Smart contracts are great but what if the transaction in question is illegal? Simple smart contracts that are most common now cannot do something about this as long as the set conditions are met. That means the transactions get to go through anyway regardless of their legality. In other words, there are no safeguards such as those we have in the real world to stop illegal activities – through court injunctions for instance.
Alibaba has come up with this exact solution, filed with the US patent office. As per the filing, so-called self-executing contracts can be halted by authorized third parties effectively voiding illegal contracts. This is but an effort to bring the blockchain innovation in tune with real-world situations and allow rooms for checks along the way.
“In real life … there is a type of administrative intervention activities in the category of special transactions. For example, when a user performs illegal activities, a court order may be executed to freeze the user’s account. However, this operation activity conflicts with smart contracts in existing blockchains and cannot be carried out,” the patent explains.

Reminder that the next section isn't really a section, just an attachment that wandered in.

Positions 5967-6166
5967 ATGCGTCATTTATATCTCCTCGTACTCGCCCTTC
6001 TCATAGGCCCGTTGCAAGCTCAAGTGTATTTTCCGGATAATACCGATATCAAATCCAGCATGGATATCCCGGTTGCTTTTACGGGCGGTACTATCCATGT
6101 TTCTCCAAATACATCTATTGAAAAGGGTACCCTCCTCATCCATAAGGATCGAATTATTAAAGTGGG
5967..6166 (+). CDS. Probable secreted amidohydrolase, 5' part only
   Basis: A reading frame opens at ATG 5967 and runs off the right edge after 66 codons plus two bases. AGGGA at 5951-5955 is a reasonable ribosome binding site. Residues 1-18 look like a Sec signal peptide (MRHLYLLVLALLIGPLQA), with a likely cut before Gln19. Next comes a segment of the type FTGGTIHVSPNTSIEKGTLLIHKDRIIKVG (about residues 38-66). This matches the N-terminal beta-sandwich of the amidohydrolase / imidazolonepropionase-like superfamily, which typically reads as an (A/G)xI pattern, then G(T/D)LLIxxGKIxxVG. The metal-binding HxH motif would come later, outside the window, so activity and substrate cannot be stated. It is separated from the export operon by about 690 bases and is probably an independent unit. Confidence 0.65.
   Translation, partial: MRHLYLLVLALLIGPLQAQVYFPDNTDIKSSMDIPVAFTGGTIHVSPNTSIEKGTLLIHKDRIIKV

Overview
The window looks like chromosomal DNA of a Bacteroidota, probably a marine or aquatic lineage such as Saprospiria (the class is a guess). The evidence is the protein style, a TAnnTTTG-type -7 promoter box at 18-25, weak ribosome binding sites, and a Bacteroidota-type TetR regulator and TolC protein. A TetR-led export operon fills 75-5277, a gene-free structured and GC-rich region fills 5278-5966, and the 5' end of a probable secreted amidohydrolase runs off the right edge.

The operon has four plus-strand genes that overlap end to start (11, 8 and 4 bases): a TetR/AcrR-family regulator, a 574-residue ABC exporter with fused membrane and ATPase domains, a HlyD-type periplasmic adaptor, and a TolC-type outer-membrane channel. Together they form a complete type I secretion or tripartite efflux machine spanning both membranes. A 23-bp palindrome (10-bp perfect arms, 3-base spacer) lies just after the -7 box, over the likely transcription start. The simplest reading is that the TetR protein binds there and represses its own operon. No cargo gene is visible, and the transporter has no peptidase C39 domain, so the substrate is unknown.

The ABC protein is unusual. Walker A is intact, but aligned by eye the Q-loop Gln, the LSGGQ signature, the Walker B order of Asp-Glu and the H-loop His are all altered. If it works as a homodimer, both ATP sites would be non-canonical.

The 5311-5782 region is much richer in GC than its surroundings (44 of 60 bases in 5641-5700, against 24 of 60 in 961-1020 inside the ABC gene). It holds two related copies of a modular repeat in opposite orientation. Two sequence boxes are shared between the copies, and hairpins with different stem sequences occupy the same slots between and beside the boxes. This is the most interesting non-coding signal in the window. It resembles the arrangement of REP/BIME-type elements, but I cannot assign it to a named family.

The idea is not however entirely. On the Ethereum blockchain, for instance, a similar method is possible with upgradable contracts. This means that developers can intervene at some stage even after the contract has been issued.
Even so, the administrative action as per the Alibaba filing will be limited in the number of transactions it can affect. Ordinary transactions should, therefore, go through without any hitch.
“The issuing account recorded in the various embodiments may be an account owned by a government agency or a trustful institution,” the patent states.